40% of non-voters think who is in government makes no difference

Jeremy Corbyn enjoys a kickabout on Hackney Marshes as campaigning continues in the build-up to the general election. Picture: AFP/Getty Images
Jeremy Corbyn enjoys a kickabout on Hackney Marshes as campaigning continues in the build-up to the general election. Picture: AFP/Getty Images
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Two-fifths of non-voters think who is in government makes no difference to their lives, a new poll has found.

Meanwhile, a similar number (42 per cent) said they felt all the candidates they could vote for did not understand their life.

Ukip leader Paul Nuttall (L) with Clacton candidate Peter Oakley. Picture: Getty Images

Ukip leader Paul Nuttall (L) with Clacton candidate Peter Oakley. Picture: Getty Images

The survey, carried out for the Electoral Reform Society Scotland, found a significant number of those who will not vote on June 8 are not apathetic about politics.

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Just over a quarter (26 per cent) of non-voters said they regularly talked about how to make their community a better place - with this rising to about a third (32 per cent) when those who probably will not vote are included.

In addition, 27 per cent of those who say they are certain not to cast their ballot said they regularly discuss politics with friends and family.

The data comes from a poll by BMG Research, with a total of 1,035 Scottish residents aged 16 and above questioned between May 5 and 11.

Jonathon Shafi, Electoral Reform Society Scotland campaigns officer, said: “We find time and again that the claim that those who are not voting are totally apathetic is simply untrue.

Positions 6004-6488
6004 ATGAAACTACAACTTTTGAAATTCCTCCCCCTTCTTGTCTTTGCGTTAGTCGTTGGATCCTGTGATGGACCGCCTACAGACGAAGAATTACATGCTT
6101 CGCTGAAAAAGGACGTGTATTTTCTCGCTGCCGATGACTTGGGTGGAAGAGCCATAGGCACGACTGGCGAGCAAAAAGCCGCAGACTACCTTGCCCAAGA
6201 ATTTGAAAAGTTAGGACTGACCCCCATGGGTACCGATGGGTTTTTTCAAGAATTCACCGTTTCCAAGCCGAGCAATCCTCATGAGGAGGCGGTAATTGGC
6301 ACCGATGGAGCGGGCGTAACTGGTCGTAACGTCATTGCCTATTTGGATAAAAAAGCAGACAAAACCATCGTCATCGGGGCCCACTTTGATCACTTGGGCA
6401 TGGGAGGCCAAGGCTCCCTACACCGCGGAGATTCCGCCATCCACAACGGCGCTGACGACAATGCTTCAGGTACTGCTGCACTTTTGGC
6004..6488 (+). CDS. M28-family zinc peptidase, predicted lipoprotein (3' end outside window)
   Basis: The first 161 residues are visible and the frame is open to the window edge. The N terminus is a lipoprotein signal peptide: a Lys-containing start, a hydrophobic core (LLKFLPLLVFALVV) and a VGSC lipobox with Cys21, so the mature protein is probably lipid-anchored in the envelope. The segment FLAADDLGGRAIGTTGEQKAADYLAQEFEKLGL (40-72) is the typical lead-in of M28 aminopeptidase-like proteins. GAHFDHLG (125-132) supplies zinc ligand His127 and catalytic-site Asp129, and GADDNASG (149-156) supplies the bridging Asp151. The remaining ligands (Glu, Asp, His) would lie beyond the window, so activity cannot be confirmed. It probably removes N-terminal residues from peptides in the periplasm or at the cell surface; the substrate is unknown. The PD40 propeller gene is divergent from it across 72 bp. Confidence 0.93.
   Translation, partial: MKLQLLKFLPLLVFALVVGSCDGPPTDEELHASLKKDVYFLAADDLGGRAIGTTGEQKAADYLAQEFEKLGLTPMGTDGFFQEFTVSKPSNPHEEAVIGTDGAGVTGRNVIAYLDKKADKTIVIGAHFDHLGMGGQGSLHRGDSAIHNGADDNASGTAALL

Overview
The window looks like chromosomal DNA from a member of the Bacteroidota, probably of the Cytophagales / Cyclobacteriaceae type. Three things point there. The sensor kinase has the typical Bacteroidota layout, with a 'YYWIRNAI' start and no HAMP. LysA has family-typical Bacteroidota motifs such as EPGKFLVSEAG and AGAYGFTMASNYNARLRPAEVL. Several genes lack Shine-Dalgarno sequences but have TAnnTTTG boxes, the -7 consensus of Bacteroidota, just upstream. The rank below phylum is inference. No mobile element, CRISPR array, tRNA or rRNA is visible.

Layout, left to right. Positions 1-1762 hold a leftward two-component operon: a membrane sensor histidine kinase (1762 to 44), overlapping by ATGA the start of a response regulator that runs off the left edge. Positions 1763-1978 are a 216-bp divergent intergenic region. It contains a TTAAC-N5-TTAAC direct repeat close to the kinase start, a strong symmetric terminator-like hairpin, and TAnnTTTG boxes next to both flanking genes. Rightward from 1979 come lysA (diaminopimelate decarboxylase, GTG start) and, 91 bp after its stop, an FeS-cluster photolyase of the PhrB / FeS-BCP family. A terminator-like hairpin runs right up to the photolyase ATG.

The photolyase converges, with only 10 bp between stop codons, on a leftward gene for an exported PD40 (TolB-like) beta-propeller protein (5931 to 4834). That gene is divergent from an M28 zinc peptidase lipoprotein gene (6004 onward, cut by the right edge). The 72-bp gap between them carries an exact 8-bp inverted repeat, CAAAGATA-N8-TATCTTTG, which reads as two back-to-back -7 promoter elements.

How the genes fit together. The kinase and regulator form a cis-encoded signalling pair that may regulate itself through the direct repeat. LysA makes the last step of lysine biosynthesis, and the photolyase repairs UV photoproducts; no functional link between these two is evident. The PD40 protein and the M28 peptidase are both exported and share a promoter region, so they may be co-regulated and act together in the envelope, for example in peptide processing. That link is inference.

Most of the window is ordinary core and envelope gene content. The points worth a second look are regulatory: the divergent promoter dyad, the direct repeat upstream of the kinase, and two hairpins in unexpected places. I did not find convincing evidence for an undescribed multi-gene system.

“Digging into the data, we find that large sections of those who don’t vote regularly discuss politics with friends and family.

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“We also find that this part of the electorate want to make their community a better place to live.

“That is politics, just not in the ‘formal’ traditional sense: after all, this comes down to getting the power and resources to change things.”

He continued: “Where we do find a disconnect with politics, it comes down in part to a strong feeling that their vote doesn’t make a difference.

“At a more personal level, they also feel that politicians don’t understand their lives, never mind being able to change it.

“This is an issue of political culture and how parties and politicians communicate with the public. But it’s also about how we deepen democracy and bring decision-making closer to communities.”

The Electoral Reform Society has been staging events across Scotland under the slogan “Act As If We Own The Place”, with Mr Shafi saying these have been about “bringing people together locally to participate in discussions about what affects them and how collectively we can change the area for the better”.

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He stated: “Genuine, grassroots democracy makes for active citizens - and can reconnect people who’ve been written off as ‘apathetic’ with political structures.

“More needs to be done across the board to maximise democratic engagement during and beyond elections.”